> I converted the v1.0 DTD to Schema and embedded a <mdWrap><xmlData>
> entity into it to experiment with such wrapping capabilities.  After
> playing around with MARC, MODS, DC, etc., in EAD, it made up for certain
> lack of features that attributes such as encodinganalogs now face in the
> DTD.  It became much easier to deal with the common <subject
> encodinganalog="650$a$x"> kinds of problems by nesting in MARC or MODS
> tags inside the EAD as such:
> <ead:subject><ead:mdWrap><ead:xmlData><marc:datafield tag="650" ind1=" "
> ind2="0">
> <marc:subfield code="a">Indians</marc:subfield>
> <marc:subfield code="x">Antiquities.</marc:subfield>
> </marc:datafield></ead:xmlData></ead:mdWrap></ead:subject>
> So, theortetically, you could use any music-centric XML inside EAD.
> However, as if standardization of markup was hard enough to achieve
> across repositories, if arbitrary extension schemas were added into EAD,
> one could make a strong argument that interoperability problems would
> compound.
> In general I disagree with making EAD more generalized (or specific) for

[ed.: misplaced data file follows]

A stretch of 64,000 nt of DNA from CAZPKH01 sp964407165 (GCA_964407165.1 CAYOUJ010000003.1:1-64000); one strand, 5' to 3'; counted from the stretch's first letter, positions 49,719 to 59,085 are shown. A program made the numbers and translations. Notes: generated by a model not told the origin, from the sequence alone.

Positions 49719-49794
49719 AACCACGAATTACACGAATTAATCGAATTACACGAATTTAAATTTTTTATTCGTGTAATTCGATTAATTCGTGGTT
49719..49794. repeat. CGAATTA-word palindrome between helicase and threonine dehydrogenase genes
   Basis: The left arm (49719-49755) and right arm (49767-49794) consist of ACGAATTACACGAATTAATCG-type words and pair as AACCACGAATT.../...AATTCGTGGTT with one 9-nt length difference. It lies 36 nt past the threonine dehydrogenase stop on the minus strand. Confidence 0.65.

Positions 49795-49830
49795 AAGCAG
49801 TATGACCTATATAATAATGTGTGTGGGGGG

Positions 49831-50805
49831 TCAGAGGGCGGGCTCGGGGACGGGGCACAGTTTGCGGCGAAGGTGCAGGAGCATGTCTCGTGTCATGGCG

> non-archival purposes.  Another similar markup standard exists out there
> for marking up "collection"s of materials regardless of format: the
> Research Support Libraries Programme Collection Description (also in
> stages of becoming a Dublin Core standard).  You could use something
> like DC Qualified to add subordinate items to the collection-level
> description.  Plus that, if you think about it, METS delivers much the
> same thing that EAD could with its ability to link/declare hierarchical
> relationships.   EAD doesn't have a monopoly on hierarchical structuring
> of description.  That's why the music community needs to create
> something it's own rather that to settle for a 75% solution by using an
> existing standard.  Reference Liz Shaw's "high heel and mountain
> climbing" analogy.
> The music library and music information retrieval communities are in